No political party or leader has come out of the Maharashtra mess looking good. But, nobody has come out looking as damaged as the BJP. It chose to perch on a pedestal as a shining star of morality and ideological righteousness. And, now looks just like any other grubby old political party. Its behaviour in the Maharashtra ‘tamasha’ was disgraceful and puzzling. What possessed it to try and grab power in such an underhand and squalid fashion? Personally, I have found it hardest to understand the role the Prime Minister played. He has spent five years using his monologues on Mann Ki Baat to project himself as a highly moral leader, so should he have risked everything by being party to the machinations that took place under the cover of darkness? Equally puzzling is why, as someone who sees himself as a crusader against corruption in public life, he chose to ally with a leader who has serious corruption charges against him. And, one whose limited credibility as a political leader in Maharashtra is derived entirely from the reflected power of his uncle.
Modi’s closest confidant Amit Shah has tried aggressively to portray the BJP as the victim of the plot. On national television he took the stand that the mandate was for a BJP government and that it was the Shiv Sena that was the betrayer of this mandate.
In his usual bullying, bumptious style he declared at the Republic TV’s annual conclave that ‘the people’ understood exactly what had happened and would never forgive the Shiv Sena even if the media was trying to paper over its treacherous role.
Not true, Mr Home Minister. Not true at all. If you could mingle among ‘the people’ you would soon discover how disturbed they are by the midnight plotting that led to the sudden installation of Devendra Fadnavis as chief minister, with Ajit Pawar as his deputy. It was an illegal move and these gentlemen were ousted so soon that ‘the people’ are making jokes and memes about Fadnavis being the Ganpati that comes home for just a day-and-a-half during Mumbai’s famous Ganesh festival. When political leaders become the butt of jokes you can be sure that they will face a longish period of ignominy.
It is unfortunate for the Prime Minister that the stain of ignominy has spread beyond the borders of Maharashtra and ‘the people’ are beginning to ask if Modi is the great moral leader they thought he was or whether they misjudged him completely. Questions started to be asked a while ago when immoral political deals were struck in Goa and Karnataka, but when this sort of thing happens in a big, important state like Maharashtra, the consequences are more serious. The Home Minister has said proudly in defence of the BJP that it has not needed to lock its MLAs up in hotels and this he believes is proof that the BJP is still morally above other political parties. This has not stopped ugly rumours from spreading about horse trading.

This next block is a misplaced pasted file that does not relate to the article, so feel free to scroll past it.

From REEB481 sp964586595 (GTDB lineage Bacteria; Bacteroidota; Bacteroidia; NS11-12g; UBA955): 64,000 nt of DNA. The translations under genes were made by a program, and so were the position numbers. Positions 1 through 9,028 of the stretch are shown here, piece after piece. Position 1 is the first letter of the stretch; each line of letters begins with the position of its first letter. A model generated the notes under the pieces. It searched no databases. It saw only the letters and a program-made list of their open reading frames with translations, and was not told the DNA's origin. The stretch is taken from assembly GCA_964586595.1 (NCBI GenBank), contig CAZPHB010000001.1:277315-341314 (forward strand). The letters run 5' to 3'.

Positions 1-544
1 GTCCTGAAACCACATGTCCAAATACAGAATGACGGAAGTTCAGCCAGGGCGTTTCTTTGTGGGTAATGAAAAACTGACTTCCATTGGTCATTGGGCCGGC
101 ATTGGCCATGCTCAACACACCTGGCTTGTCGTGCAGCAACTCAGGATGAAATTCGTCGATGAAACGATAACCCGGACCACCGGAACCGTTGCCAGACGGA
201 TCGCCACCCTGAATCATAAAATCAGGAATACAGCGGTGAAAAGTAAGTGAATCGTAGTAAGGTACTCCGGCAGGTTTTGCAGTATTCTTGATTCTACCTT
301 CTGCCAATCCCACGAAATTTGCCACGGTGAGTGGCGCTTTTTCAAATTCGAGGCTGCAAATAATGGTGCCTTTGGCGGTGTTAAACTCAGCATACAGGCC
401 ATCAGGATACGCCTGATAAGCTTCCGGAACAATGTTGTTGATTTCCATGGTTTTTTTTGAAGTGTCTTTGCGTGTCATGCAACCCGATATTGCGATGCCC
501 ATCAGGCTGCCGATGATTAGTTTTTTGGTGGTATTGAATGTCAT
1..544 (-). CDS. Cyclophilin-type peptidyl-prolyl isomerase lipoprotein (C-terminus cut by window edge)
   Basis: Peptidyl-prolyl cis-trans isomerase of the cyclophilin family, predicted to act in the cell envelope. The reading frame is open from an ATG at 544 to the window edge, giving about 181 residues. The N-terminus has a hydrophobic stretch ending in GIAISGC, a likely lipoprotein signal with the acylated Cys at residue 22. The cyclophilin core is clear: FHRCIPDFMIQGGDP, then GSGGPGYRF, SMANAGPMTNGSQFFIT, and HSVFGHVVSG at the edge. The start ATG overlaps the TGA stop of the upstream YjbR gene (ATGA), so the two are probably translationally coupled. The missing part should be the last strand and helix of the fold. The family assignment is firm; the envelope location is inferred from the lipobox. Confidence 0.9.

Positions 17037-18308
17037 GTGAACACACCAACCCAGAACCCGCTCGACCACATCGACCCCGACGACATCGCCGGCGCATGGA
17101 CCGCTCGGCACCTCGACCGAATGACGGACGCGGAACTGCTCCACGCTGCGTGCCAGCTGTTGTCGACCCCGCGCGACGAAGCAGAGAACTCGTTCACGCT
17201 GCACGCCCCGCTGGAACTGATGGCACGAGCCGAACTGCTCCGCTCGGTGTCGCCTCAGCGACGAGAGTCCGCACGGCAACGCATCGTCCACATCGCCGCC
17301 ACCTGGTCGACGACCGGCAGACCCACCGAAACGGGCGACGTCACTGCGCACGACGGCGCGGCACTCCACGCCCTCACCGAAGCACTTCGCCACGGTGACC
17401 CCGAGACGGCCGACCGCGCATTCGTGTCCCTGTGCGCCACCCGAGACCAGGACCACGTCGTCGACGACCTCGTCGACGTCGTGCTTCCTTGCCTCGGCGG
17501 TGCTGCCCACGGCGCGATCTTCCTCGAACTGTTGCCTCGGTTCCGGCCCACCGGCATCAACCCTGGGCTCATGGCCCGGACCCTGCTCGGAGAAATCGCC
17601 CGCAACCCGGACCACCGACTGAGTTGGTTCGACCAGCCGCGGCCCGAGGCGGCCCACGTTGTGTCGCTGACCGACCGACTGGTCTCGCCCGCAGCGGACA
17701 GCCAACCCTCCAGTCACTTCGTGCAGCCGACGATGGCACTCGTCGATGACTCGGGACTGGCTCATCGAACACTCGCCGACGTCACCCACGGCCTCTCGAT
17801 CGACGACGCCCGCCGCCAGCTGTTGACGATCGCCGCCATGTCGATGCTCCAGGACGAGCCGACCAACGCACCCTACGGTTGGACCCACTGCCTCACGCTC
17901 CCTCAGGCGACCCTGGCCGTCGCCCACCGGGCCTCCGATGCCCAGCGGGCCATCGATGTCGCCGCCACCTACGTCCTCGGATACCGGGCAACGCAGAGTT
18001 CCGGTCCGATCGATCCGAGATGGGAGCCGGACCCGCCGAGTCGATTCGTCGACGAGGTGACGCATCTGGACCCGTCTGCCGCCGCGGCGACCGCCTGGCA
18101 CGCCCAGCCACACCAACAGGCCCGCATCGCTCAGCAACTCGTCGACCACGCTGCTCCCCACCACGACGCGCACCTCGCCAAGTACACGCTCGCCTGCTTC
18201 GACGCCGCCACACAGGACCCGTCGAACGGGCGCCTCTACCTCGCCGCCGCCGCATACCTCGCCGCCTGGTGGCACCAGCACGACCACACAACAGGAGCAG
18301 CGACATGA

Amit Shah is famous for his organisational skills. He is rightly credited with having built the BJP into a formidable election machine. What he seems not to have noticed is that the main reason for the BJP having won the Lok Sabha elections twice was because Modi’s personal image was of a sincere, honest leader whose only motivation for being in public life was to make India a better country. It is this image that has now taken a serious beating.
It is hard to say what Modi can do now to try and bring back some lustre to his public image, but one way would be for him to be seen once more as the real face of the BJP.
After winning his second term in office he has spent so much time travelling in foreign lands that his personal rapport with the people has weakened. On most political matters it is the Home Minister who speaks for the party, and often when he does this, he exhibits the rough, crass manner of the provincial politician that he was until he was elevated to the national stage by the Prime Minister. There is a political language that politicians can get away with when they are in provincial politics that is unacceptable at the national level. There are also political machinations that pass muster in provincial politics that do not at the national level.
So my humble advice to the Prime Minister is that it is time that he is seen once more as the real face of the BJP. It is time for him to remind people why they have voted for him a second time. Time for him to remember that it was not the BJP that won a full majority twice. He did and he alone.
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